America's Favorite Grocers: H-E-B, Amazon, Costco

In a rough year for grocery retailers, H-E-B has retained the top spot in Dunnhumby’s annual grocery ranking, followed by Amazon and Costco. Regional chains made significant inroads, as inflation caused consumers to rethink their choices of digital and physical supermarkets.

Market Basket, Sam’s Club, Wegman’s, Aldi, Shoprite, Walmart Neighborhood Market and Walmart round out the top 10.

Dunnhumby, a customer data and loyalty consultant, analyzes the $1 trillion U.S. grocery market through multiple lenses, including business performance. And those chains that rank in the top quartile of the index are growing much faster, at a five-year annual rate of 8.5%, than those in the bottom quartile, which have a five-year growth rate of just 3.6%.

Dunnhumby combines financial analysis of the 65 largest grocers with customer insights from 10,000 grocery shoppers, asking about price, promotions and rewards; quality; digital; operations, and finally, speed and convenience. 



Market Basket, Winco and Aldi take the top three based on price, promotion and rewards.

On quality measures, Wegman’s, Trader Joe’s and the Fresh Market lead. Wegman’s has taken the No. 1 quality spot in each of Dunnhumby’s seven annual rankings.

Amazon has held a Top Three position in every index – interesting given the company’s well-publicized stumbles in grocery. But the many things Amazon gets right really matter to shoppers. Dunnhumby says it excels by concentrating on segments. People most interested in saving time through digital experiences and those looking to make healthier choices account for about half of Amazon’s grocery revenue, about five times higher than the average retailer. While it’s first in digital, Amazon ranks 27th in price and just 35th in quality.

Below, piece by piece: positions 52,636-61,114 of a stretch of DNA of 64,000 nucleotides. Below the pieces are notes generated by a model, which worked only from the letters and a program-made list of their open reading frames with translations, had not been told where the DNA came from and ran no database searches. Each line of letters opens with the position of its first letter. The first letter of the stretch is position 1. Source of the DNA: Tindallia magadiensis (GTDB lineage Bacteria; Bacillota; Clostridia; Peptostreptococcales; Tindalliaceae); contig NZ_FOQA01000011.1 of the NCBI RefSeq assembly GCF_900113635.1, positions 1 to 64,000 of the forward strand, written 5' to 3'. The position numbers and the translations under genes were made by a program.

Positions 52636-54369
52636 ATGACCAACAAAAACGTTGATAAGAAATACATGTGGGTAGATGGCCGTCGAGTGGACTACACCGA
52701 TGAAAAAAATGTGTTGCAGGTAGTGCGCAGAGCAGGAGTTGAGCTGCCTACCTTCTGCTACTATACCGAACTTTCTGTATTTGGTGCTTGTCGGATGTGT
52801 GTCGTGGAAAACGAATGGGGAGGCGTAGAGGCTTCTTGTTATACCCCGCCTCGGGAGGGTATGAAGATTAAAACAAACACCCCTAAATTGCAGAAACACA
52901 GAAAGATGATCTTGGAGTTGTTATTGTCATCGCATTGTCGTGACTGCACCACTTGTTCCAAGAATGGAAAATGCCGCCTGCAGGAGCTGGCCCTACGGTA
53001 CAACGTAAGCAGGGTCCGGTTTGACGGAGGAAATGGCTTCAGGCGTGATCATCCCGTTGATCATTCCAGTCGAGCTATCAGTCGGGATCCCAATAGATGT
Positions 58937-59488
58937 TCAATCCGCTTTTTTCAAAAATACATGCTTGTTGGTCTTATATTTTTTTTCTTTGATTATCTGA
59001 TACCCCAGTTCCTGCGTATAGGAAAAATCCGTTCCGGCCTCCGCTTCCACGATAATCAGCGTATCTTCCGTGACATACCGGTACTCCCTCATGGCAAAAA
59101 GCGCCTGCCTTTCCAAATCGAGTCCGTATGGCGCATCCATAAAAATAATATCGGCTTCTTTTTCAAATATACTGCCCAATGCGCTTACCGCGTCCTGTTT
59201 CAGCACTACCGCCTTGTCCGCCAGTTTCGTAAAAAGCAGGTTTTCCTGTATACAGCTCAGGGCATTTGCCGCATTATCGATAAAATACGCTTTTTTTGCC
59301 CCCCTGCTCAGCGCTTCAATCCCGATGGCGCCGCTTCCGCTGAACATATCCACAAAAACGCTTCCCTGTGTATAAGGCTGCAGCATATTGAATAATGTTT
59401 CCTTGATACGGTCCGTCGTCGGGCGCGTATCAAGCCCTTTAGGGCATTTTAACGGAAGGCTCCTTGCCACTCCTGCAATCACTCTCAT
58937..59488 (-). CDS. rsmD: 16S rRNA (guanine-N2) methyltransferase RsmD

Target ranks second in digital, followed by Walmart.

Regional supermarkets are among 2023’s biggest climbers.

The Texas-based H-E-B wins the overall crown based on balance, with high marks on savings, experience and assortment, as well as superior digital capabilities.

Dunnhumby also anticipates a challenging year ahead, predicting growth between 0.5% and 1.5%, the slowest forecast since 2009. The industry’s growth rate has only fallen below 1% three times in the last 30 years.

“This slowdown is due to the economic headwinds still facing consumers – slowing disposable income growth, lower savings rate, higher debt, cost to service consumer debt, and the drying up of pandemic-related savings buffers,” the Chicago-based company says in the report.

That’s impacting the way people make grocery choices. Based on the value proposition, the average retailer in the index changed by six spots, higher than any previous year.

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